Isthmus covers Science to Street Art, a project from WID’s Illuminating Discovery Hub.
Science to Street Art is an initiative that aims to visually inspire STEM education and careers by creating science civic art through graffiti and hip-hop art forms.
A grant from the National Science Foundation will help a team of researchers at the University of Wisconsin–Madison discover the factors that contribute to successful public engagement with science endeavors. In particular, the team is interested in learning what motivations and experiences mold the profiles of scientists who engage successfully with the public.
A new data science project, “WEREWOLF”, puts powerful modeling tools into the hands of Wisconsin policymakers to create the energy systems of tomorrow.
The National Science Policy Symposium will take place at the Discovery Building and in Union South at the University of Wisconsin–Madison on Friday and Saturday, November 1 and 2.
university faculty and students, politicians and indigenous advocates discussed representation and inclusion in science at the panel moderated by Rabiah Mayas, associate director of Northwestern University’s Science in Society research center.
The murals, which will feature molecular structures, big data and precision medicine, the diversity of scientists, and more are intended to spark an interest in science.
Genetics professor Xuehua Zhong is a true believer in the power of outreach to instill a love of science in young people and develop mentoring skills in her students. To her delight, she has found an opportunity to do both.
WID is connecting UW scientists with artists to create science-themed murals across the city of Madison.
Hyperinnovation profiles a recent networking event devoted to development of WID’s nascent Emerging Technologies Hub.
The fall Crossroads of Ideas series kicks off in the Discovery Building on Tuesday, September 24 at 7:00 pm. WID researchers will be featured throughout the fall series.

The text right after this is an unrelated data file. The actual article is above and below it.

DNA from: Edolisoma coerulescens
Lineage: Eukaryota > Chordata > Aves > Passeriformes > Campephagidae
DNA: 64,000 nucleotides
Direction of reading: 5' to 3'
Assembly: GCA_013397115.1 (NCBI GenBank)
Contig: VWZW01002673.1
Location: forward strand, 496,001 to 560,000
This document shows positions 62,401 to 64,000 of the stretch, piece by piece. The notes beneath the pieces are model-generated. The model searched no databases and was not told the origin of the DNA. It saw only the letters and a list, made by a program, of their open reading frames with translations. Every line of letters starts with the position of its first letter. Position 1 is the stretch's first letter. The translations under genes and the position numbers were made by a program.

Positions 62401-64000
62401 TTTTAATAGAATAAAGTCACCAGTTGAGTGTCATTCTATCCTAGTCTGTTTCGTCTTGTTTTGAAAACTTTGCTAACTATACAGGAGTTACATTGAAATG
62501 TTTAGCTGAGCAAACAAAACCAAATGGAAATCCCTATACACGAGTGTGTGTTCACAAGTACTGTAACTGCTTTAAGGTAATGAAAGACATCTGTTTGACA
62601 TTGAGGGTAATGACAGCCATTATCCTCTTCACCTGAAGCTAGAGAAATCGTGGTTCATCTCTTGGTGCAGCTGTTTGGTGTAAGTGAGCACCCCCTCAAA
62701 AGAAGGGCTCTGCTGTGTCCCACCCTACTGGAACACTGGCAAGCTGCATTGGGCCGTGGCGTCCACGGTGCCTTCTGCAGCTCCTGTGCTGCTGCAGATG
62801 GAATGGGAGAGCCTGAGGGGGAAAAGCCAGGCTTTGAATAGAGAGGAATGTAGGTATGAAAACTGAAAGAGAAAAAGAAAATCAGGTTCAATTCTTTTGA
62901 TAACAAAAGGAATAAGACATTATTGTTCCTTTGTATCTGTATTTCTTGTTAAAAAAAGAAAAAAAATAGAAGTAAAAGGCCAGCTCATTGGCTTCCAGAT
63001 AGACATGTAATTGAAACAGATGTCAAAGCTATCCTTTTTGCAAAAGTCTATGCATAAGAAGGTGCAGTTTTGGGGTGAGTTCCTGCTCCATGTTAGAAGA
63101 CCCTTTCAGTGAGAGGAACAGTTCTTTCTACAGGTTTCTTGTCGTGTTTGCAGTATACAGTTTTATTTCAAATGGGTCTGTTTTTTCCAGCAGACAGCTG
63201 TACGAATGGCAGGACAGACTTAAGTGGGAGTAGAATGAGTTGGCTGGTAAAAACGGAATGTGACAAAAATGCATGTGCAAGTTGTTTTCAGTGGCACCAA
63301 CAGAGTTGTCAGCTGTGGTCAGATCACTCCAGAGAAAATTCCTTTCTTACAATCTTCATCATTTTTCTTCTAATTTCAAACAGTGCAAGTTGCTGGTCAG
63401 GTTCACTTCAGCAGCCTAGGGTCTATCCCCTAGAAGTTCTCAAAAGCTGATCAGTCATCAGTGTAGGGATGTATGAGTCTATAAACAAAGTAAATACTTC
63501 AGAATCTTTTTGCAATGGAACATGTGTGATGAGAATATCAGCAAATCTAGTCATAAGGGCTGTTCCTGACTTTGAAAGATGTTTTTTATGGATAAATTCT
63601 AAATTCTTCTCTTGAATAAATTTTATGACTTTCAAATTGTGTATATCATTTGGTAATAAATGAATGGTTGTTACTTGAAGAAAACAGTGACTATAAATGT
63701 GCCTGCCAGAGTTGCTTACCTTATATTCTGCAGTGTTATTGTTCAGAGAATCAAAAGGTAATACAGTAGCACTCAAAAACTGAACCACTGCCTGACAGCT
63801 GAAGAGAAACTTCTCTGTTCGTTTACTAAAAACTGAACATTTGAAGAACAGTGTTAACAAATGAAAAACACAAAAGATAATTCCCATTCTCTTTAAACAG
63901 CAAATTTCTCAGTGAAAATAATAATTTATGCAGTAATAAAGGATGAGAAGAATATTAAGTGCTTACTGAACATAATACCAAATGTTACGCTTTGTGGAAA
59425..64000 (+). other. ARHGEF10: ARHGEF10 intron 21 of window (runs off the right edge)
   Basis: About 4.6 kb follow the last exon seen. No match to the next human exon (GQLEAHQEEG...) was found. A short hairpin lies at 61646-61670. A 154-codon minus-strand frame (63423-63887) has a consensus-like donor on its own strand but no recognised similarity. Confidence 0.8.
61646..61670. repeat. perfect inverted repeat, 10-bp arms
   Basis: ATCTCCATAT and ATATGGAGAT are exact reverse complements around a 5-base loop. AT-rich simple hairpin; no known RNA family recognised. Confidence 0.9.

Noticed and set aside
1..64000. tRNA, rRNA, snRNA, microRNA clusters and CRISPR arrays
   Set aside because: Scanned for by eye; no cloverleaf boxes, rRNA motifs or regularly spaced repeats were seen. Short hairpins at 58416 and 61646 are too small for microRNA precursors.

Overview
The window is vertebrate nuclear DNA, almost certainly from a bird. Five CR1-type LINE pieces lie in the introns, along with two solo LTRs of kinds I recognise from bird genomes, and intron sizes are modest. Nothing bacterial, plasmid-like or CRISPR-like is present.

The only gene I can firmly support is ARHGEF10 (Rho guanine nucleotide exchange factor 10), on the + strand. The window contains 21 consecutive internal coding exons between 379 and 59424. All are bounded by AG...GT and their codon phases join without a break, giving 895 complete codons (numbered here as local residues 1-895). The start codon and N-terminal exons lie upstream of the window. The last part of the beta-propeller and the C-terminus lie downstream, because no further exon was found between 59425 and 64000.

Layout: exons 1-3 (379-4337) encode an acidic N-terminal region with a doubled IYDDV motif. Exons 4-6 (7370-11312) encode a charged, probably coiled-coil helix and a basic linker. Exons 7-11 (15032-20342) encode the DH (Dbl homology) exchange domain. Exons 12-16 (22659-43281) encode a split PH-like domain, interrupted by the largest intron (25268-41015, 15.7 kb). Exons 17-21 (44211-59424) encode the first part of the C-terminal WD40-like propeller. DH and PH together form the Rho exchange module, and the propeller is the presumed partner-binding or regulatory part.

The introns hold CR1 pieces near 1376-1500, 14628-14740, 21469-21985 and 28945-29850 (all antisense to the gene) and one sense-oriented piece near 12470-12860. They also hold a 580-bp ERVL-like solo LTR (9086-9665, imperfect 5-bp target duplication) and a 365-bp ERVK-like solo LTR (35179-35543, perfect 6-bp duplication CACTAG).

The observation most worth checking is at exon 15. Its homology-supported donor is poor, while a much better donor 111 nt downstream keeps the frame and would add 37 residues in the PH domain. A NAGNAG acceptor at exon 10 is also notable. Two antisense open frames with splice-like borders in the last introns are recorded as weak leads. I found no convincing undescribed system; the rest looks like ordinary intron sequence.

Sarah Miller was named the executive director of Tiny Earth this spring. We sat down with her to learn about her background and the future of Tiny Earth.
The Wisconsin Institute for Discovery and the Madison Arts Commission are teaming up to create street art to boost interest in science, technology, engineering, the arts and math.
Ginger Ann Contreras, executive director of the Illuminating Discovery Hub at the Wisconsin Institute for Discovery at UW-Madison, is working to help create science-themed murals in Madison and promote accurate and diverse portrayals of scientists in entertainment.
A new group centered at WID hopes to coordinate the dozens of labs that are addressing some aspect of astrobiology and inspire others to join the work. A public lecture series this spring is part of the effort.
Rush Dhillon, a comparative biologist working with the John Denu Lab at the Wisconsin Institute for Discovery, took the top prize in a contest that invites participants to make a cartoon on any ethical issue arising in or from biomedical research.
WID’s new hubs—Data Science, Multi-Omics, and Illuminating Discovery—represent a new path forward for collaborative research projects and fields.
Gift of $2.1 million from Dr. Monroe and Sandra Trout creates partnership among Wisconsin Institute for Discovery, Morgridge Institute for Research, UW-Madison School of Education, and Wisconsin Public Television
The Wisconsin Institute for Discovery will launch a suite of hubs designed to bring together researchers from across campus and provide access to specialized tools and resources.
For WID’s Kevin Ponto, virtual reality is more than a way of playing video games or simulating roller coaster rides. He thinks VR can be a tool for solving real-world problems.
By combining information from many farms, predictive models and analytic tools can be developed to help producers and consultants navigate, visualize. and analyze the data they are getting from an increasing number of sources to support better management decisions.